Sunday, 26 May 2013

Whirlwind couple of weeks

Just happy to be alive and kicking after a nasty accident involving a berk in a lorry and my now scrapped Fiesta. Luckily, a lady stopped and offered to be a witness if necessary which put my faith back in humanity within a few minutes. Moral of the story? Do not take out insurance with Hastings Direct. Useless. 

Anyway, rant over and new car is on the way. Starting with the South Yare patch, a new species was added to the year list, and a very pleasing one too since Grey Partridge have declined considerably in the last 20 years. A pair were seen in a field along Surlingham Lane. At Church Marsh, 2 Feral Pigeon were an almost regrettable patch tick. Things have been quiet here, as the resident species settle down to breed and absolutely no Waders pas through. It has been rather more lively over at Claxton, where a Montagu's Harrier has been hanging around opposite Buckenham RSPB. Despite 3 evening visits after work, I still haven't connected. A calling Greenshank did provide me with a new bird for the year however. 

Yesterday, Connor and I agreed to put some time in on the Norfolk coast searching for migrants. Upon hearing that he and Ben had endured a largely fruitless day on the point the day before, I was already lowering my expectations. We walked Burnham Overy Dunes and Wareham Greens, not seeing a single migrant. The saving grace was smashing views of a pair of Montagu's Harrier and a Red Kite.

Today, Debs and I enjoyed a stroll in some sunshine around Wheatfen. Finally, we observed our first Dragons and Damsels of the year. A pair of both Large Red and Azure Damselfly and then 2 singles of Hairy Dragonfly were seen. Other bits of interest were a Sparrowhawk, Cuckoo and at least 2 Grass Snakes. 
We had our eyes to the skies here and later at Rockland, but no sign of the reported Black Kite from yesterday. 

A Bat update- last night I was on a NBMP course which dealt with survey methodology and identification. I'm good to go! Bats were not really playing ball, a few Daubs and less than 5 Pips; it was bloody freezing. We did see a roding Woodcock and a Barn Owl at Santon Downham. 
At the Norwich Bat Group AGM I ended up joining the committee, so the way this Summer is shaping up I won't be seeing too much daylight!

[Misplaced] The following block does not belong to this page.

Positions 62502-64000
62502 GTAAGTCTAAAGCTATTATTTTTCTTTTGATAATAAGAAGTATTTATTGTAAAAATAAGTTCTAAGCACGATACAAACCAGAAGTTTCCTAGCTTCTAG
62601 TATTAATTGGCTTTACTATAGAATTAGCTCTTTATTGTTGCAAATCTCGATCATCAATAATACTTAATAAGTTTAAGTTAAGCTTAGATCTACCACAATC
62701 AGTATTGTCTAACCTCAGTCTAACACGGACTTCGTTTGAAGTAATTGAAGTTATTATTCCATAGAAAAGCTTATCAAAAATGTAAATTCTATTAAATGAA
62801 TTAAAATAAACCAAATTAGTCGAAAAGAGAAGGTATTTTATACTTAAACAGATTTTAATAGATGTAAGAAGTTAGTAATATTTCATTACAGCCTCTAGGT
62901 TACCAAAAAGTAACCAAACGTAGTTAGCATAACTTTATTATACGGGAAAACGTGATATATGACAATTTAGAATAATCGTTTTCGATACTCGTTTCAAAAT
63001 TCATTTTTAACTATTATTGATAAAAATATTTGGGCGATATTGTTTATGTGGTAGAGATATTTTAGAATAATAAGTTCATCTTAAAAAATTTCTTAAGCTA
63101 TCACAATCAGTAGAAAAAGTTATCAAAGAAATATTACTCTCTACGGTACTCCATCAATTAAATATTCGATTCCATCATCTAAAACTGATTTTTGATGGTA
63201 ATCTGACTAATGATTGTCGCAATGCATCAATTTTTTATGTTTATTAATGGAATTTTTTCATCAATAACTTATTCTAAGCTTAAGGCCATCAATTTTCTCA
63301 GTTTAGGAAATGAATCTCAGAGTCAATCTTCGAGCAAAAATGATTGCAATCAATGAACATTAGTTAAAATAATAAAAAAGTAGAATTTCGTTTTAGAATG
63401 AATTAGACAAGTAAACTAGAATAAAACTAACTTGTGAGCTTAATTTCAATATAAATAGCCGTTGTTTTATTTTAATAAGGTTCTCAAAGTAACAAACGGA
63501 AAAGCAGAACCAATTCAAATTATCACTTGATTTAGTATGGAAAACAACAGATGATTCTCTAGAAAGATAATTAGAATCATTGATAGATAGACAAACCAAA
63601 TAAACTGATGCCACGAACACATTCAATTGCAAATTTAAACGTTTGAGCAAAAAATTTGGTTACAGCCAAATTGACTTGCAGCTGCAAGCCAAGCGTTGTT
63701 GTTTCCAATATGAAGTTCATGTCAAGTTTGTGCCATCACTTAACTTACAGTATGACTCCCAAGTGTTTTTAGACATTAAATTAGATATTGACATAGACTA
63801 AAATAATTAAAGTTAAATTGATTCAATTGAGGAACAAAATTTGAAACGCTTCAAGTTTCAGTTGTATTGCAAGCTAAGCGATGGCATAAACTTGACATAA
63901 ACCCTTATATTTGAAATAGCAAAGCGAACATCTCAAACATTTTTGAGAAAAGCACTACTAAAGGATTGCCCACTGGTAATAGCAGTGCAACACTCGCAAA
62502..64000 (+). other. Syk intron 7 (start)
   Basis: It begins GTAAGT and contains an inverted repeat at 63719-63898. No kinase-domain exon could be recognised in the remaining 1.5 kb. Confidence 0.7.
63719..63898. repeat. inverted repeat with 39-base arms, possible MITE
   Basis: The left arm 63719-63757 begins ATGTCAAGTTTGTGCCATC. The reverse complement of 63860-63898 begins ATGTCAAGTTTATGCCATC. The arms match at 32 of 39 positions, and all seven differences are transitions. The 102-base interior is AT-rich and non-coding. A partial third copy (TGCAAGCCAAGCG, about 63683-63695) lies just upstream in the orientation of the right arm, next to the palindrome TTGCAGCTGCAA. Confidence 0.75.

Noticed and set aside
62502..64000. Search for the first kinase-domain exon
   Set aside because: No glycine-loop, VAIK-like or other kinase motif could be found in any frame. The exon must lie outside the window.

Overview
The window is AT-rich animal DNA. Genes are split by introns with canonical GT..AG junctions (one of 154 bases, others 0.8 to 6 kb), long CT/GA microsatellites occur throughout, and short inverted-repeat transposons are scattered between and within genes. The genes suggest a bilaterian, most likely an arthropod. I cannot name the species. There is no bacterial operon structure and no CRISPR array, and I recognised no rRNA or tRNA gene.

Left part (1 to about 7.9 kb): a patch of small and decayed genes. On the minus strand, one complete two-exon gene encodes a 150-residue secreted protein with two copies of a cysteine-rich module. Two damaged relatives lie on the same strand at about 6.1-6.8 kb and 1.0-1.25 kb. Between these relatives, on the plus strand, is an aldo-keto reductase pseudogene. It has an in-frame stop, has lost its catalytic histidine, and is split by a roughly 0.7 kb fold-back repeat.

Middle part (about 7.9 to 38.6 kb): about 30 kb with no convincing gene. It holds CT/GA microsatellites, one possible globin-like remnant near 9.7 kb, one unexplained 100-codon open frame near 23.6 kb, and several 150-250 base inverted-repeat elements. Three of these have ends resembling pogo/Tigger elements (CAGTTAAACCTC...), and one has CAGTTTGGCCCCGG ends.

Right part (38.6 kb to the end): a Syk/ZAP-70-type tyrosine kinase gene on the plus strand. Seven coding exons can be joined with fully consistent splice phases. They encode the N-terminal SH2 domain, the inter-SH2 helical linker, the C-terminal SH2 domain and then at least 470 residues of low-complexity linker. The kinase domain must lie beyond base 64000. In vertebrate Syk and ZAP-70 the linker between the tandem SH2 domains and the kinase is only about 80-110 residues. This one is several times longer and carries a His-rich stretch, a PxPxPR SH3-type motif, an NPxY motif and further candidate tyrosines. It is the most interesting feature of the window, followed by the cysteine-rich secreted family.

Monday, 13 May 2013

An early start.

With Debs away with friends for the weekend, the opportunity to disturb nobody but myself arose, so I headed to Surlingham at dawn on Saturday morning. I like to make at least 2 early visits around this time of year.
The weather was chilly and overcast, and therefore birdsong was not at quite the heights I had hoped for. However, 2 Grasshopper Warblers were reeling in front of the hide, unseen. 2 Garden Warbler were picked up on call near the Ferry Inn, a year tick and not the easiest of species here or anywhere. Brief glimpses were all I could manage, but at least I know where to look once breeding commences. A Barn Owl was out hunting at half 5, and on the lagoon of note were 3 Lapwing and 6 Tufted Duck (5 Drakes). 2 House Martin in the village were also NFY. Perhaps my favourite moment of the morning was a Cuckoo, calling in flight over my head near the pub. He was cuckoo-ing so fast that it sounds almost as if the bird narrowly avoids choking. Clearly a bird desperate to make itself heard.

Yesterday, I was overwhelmed by the 100's of Swifts I encountered around Langley, Claxton and Rockland. There were probably 1000's in the Yare valley. 6 Kestrel, 2 Marsh Harrier and a single Lesser Whitethroat (NFY) were the other highlights. Finally,  a Kingfisher was seen in a small dyke not far from the road. Not the first time, so maybe a breeding bird.

Monday, 6 May 2013

An unusually warm Bank Holiday weekend

Our small garden was a hive of activity yesterday, 2 Holly Blue butterflies the diurnal highlight along with various White sp. passing through. That evening, 2 Pipistrelle Bats were hunting at rooftop level.
The bulk of our day was spent at Cley, enjoying an excellent crab salad at Cookies after a short walk around the reserve. Avocets were noisily about their business, and 2 Little-ringed Plover were also on the scrape keeping their distance. A Lesser Whitethroat was heard along Old Woman's Lane, and the expected Marsh Harriers were soaring over the reedbed. Unexpectedly, a group of c30 Brent Geese dropped in to graze. Surely the latest into the breeding season I have seen this species in Norfolk.

Today, the temperature cranked up another couple of degrees to 19, I enjoyed a stroll round Wheatfen. For once, I didn't have the reserve to myself. A Cuckoo was heard and was subsequently new for the year. Whitethroat were everywhere, as were Reed, Sedge and Cetti's Warblers. Speckled Wood and Orange Tip were on the wing, the first time I have caught up with either of these species this year. I stumbled upon the tail end of at least 4 snakes, probably Grass, but they were too quick for me, disappearing into the reedbed on each occasion. I spent some time scanning the skies over Strumpshaw, for 2 Common Crane had been reported earlier in the day. No luck on that front, but I did pick out a kettle of 5 Buzzards and the resident Marsh Harriers.
Rockland Broad, and another Cuckoo was heard. A Garden Warbler, new for the year, shared a piece of scrub with the more obvious Whitethroats. Best birds were undoubtedly 2 Common Tern, fishing the broad itself and engaging in a bit of chase. Perhaps they will make use of one of the platforms and breed this year.